The FDA softens their blow, but will it matter?
By Brittney MacDonald, Life & Style Editor
Last week, I reported on recent actions taken by the American Food and Drug Administration (FDA) to crack down on vape and e-cigarette companies. However, despite a report released on November 8 outlining the FDA’s plans to ban certain vape and e-cigarette flavours—due to their appeal to minors—the FDA announced on November 15 that they will not be going through with that course of action.
Instead, the FDA will only be requiring that any flavour that is not primarily tobacco or mint be sold in an age-restricted area of the store. Furthermore, fruity or sweet flavours sold online by American retailers will be required to take further age verification measures (this probably means a two-step age verification process).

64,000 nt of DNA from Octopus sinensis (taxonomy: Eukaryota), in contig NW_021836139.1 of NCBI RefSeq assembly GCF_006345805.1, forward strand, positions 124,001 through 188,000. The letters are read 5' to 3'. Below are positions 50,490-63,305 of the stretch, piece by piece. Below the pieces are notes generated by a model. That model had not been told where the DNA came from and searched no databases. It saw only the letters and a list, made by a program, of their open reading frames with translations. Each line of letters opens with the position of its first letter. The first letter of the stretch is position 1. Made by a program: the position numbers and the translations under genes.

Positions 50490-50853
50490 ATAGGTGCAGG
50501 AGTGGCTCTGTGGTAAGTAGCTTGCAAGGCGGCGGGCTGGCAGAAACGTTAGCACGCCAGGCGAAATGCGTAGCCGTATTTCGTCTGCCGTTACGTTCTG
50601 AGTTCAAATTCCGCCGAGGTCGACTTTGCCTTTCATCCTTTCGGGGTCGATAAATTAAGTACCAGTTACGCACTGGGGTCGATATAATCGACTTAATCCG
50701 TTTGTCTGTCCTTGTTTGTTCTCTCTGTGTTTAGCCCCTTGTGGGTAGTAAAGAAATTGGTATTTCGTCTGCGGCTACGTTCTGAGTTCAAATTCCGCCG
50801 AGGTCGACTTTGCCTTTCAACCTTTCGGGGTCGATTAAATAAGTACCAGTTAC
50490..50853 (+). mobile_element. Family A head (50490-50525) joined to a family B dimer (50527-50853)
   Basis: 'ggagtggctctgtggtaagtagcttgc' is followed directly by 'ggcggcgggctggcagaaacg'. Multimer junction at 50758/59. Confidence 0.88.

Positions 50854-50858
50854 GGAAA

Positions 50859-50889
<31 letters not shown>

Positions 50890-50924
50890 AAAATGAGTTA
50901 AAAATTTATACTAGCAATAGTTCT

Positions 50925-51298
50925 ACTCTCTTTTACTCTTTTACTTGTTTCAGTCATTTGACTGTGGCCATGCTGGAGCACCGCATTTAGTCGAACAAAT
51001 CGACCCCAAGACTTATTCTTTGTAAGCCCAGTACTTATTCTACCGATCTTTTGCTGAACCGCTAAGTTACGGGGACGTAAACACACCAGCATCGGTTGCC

Essentially, the FDA is softballing and relying on the vape and e-cigarette companies themselves to reduce their youth appeal—instead of legally taking steps to restrict marketing towards underage teenagers and preteens.
This is a massive departure from their original plan.
This begs the question: How will this affect Canadian legislation regarding these products? Last week I pointed out that Canada has already banned flavoured tobacco in an attempt to combat its appeal to minors. I also pointed out that vape and e-cigarette products will probably soon face legal reform, due to their rise in popularity among young people.
It is no secret that Canada already has far stricter laws regarding products containing nicotine when compared with the US. So, is a Canadian ban on sweet vape and e-cigarette flavours off the table just because the FDA couldn’t pull the trigger? Absolutely not. Based on recent legal trends, I would say that the FDA’s inability to follow through in any really impactful way will expediate Parliament’s response to this issue.